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Homework Help: Harmonic Oscillator

  1. Apr 14, 2007 #1
    1. The problem statement, all variables and given/known data
    Show taht neither [itex] \Delta x [/itex] nor [itex] \Delta p [/itex] is generally constant (independant of time) for a general state of the one dimensional harmonic oscillator. Prove that [itex] (\Delta x)^2 [/itex] and [itex] (\Delta p)^2 [/itex] are both of the form

    [tex] (\Delta)^2 = A + B \cos^2 \omega t [/tex]
    where omega is the frequency associated with the oscillator.

    2. The attempt at a solution

    First of all im not really sure wht the Delta means. Does it mean Delta x should have that form??

    something like

    [tex] (\Delta x)^2 = A + B \cos^2 \omega t[/tex]
    where A and B are some constants??

    this is where i think is a logical beginning to th solution

    since we are talking about the genferla case of the harmonic oscillator then the wavefunction must be written as a superposition of states??

    [tex] \Psi(x,t) = \sum_{n=0}^{\infty} c_{n} \psi_{n}(x) e^{-iE_{n}t/\hbar} [/tex]

    so we can calculate the expectation value of x
    [tex] \left<x(t)\right> =\int_{\infty}^{\infty} \Psi(x,t)^* x \Psi(x,t) dx [/tex]

    and [tex] \left<(x(t))^2\right> =\int_{\infty}^{\infty} \Psi(x,t)^* x^2 \Psi(x,t) dx [/tex]

    we're going to get cross terms like

    [tex] \left<x\right> = \int \psi_{m}^* x \psi_{n} dx [/tex]
    [tex] \left<x^2\right> =\int c_{m}^* c_{n} x_{m,n} \exp\left(\frac{iE_{m,n} t}{\hbar}\right) [/tex]

    now im just wondering how to evalue these integrals

    thanks for any help!!
    Last edited: Apr 14, 2007
  2. jcsd
  3. Apr 14, 2007 #2

    Tom Mattson

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    [tex]\Delta x = \sqrt{|<x>^2-<x^2>|}[/tex]

    I put the absolute value bars in there because I forget the actual order of subtraction. :redface:

    Do you know what the wavefunctions look like? The spatial part of the Harmonic oscillator wavefunctions are Hermite polynomials, modulated by a Gaussian exponential function. Does that help?
  4. Apr 14, 2007 #3
    hmmm we never actually went into determining these in class so im just wondering

    its not in the textbook either

    but i can acquire the formula for the hermite polynomials and get an answer from there i think
  5. Apr 14, 2007 #4


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    The question does not quite make sense to me. If you take a really general state, you won't get an expression lik ethey give but rather a sum of several cosine terms all with different values of angular frequency so I am confused by that question.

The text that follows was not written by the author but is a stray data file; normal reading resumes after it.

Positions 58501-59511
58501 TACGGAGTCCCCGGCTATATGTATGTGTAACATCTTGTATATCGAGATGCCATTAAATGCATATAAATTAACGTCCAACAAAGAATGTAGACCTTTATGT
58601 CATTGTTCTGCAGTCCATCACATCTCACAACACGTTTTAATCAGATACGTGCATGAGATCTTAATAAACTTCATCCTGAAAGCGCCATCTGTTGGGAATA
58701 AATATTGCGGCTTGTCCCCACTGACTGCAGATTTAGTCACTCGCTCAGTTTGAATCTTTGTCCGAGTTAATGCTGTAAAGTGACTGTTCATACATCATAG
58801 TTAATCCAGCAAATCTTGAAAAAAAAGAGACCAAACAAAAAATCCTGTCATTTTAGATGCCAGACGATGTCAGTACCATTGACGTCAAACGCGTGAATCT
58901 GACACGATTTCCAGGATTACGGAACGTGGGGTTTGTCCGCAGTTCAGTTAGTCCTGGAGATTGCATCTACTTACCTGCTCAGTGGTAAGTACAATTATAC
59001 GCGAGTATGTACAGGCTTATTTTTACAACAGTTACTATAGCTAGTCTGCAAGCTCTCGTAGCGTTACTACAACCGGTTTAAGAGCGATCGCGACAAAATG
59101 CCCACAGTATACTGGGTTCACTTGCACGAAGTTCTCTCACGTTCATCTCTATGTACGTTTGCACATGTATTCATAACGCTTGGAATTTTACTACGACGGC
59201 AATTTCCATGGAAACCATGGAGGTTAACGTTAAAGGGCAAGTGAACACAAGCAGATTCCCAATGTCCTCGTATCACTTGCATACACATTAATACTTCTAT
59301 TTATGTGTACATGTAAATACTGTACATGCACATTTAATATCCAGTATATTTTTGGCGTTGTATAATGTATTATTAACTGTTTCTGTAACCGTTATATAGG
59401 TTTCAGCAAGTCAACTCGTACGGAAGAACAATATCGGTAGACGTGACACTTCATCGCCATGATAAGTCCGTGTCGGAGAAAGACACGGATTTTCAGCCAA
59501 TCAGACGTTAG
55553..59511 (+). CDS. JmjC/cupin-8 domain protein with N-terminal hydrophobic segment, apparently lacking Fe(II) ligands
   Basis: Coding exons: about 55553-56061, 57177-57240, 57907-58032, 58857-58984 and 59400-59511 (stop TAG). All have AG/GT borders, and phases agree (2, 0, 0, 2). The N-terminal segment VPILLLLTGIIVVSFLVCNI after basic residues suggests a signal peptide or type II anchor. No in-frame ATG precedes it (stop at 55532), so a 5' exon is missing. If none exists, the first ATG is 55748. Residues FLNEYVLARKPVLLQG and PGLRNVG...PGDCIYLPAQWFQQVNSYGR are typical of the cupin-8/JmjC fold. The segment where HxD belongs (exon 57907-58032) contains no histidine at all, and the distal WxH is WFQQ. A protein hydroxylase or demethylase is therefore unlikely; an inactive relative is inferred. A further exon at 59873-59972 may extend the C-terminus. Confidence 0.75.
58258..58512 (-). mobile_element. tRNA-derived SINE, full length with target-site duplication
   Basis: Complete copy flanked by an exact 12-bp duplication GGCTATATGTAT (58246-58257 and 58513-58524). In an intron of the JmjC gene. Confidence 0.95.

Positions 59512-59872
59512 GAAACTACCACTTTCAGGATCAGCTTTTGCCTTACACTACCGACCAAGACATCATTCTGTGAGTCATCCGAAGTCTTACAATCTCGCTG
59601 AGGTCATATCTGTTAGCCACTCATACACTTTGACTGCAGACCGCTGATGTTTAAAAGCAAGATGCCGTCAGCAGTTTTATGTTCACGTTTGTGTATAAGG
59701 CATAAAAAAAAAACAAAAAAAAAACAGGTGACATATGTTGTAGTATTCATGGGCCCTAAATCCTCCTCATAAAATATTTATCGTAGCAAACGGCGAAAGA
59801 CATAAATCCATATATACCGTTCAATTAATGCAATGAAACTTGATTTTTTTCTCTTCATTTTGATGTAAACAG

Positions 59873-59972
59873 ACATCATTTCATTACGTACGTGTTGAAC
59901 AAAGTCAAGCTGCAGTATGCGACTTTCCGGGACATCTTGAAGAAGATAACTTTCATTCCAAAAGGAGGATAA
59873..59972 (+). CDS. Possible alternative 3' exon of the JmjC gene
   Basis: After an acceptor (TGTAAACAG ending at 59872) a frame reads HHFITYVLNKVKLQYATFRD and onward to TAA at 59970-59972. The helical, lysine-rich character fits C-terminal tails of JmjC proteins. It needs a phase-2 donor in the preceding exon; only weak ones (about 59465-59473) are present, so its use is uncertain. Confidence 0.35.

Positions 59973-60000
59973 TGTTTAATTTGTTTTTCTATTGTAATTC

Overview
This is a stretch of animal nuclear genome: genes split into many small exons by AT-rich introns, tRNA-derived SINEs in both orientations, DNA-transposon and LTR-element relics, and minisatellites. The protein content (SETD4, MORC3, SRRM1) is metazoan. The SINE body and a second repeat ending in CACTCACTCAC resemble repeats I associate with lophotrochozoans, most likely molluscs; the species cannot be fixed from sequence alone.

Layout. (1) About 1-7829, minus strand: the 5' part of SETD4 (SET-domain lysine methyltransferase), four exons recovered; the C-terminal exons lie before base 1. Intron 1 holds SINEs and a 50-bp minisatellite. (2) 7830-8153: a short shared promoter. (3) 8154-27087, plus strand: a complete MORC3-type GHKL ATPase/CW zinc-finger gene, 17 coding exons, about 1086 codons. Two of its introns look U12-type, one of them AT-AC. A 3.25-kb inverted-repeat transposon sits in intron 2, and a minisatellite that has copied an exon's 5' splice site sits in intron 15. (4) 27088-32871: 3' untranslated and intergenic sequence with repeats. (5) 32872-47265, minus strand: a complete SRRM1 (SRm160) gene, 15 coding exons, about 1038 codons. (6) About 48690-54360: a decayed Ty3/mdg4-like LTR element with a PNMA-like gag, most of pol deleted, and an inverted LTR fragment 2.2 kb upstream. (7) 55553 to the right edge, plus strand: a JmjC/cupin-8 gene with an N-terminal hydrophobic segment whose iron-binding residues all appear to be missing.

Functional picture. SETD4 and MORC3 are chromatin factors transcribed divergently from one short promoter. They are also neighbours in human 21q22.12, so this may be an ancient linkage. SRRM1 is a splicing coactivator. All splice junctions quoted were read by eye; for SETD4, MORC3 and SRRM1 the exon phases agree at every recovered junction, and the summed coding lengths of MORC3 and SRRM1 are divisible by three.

This siad, what you should do is NOT carry out the integrations but give them a name "A" or "B" and so on. All you need to know is that those are real parameters. You will find that some of those constants will multiply complex exponentials but the complex exponentials will come in pairs which wil be complex conjugate of each other. Using [itex] e^{i \theta} + e ^{-i \theta} = 2 cos (\theta) [/itex] you will end up with a bunch of cosine of [itex] \omega t [/itex]. But again, to get only one cos in your final answer, you woul dneed to consider a superposition of only two states of different energies, not more than that.
  6. Apr 14, 2007 #5
    There are analytic expressions for the matrix elements <m|x|n> and
    <m|x^2|n> for the H.O.

    In fact the elements <m|x|n> come up in the Fermi's golden rule treatment of infrared radiation causing transitions from state |m> to state |n>.

    For anyone who's interested

  7. Apr 15, 2007 #6


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    Of course!:rolleyes: For some reason I thought this was about the infinite square well.

    So indeed, using raising and lowering operators, One may find the expectation values of x and x^2 in an arbitrary state. The x will connect two states differing by one in the quantum number "n". The x^2 will connect two states of same n or differing by two. One can write the final result in terms of the harmonic oscillator omega.
    Sorry for my mistake :frown:
  8. Apr 15, 2007 #7
    There were two posts yesterday on QM wells. The other was asking for help on the infinite square well- hence the confusion. For some reason- I mixed them up in my mind too at first.
  9. Apr 16, 2007 #8
    hmm i have seen the solution of the expectation value of x and x^2 using the ladder operators but we havent covered that in class... and we wont in this course

    but i will learn about this during the summer :smile:
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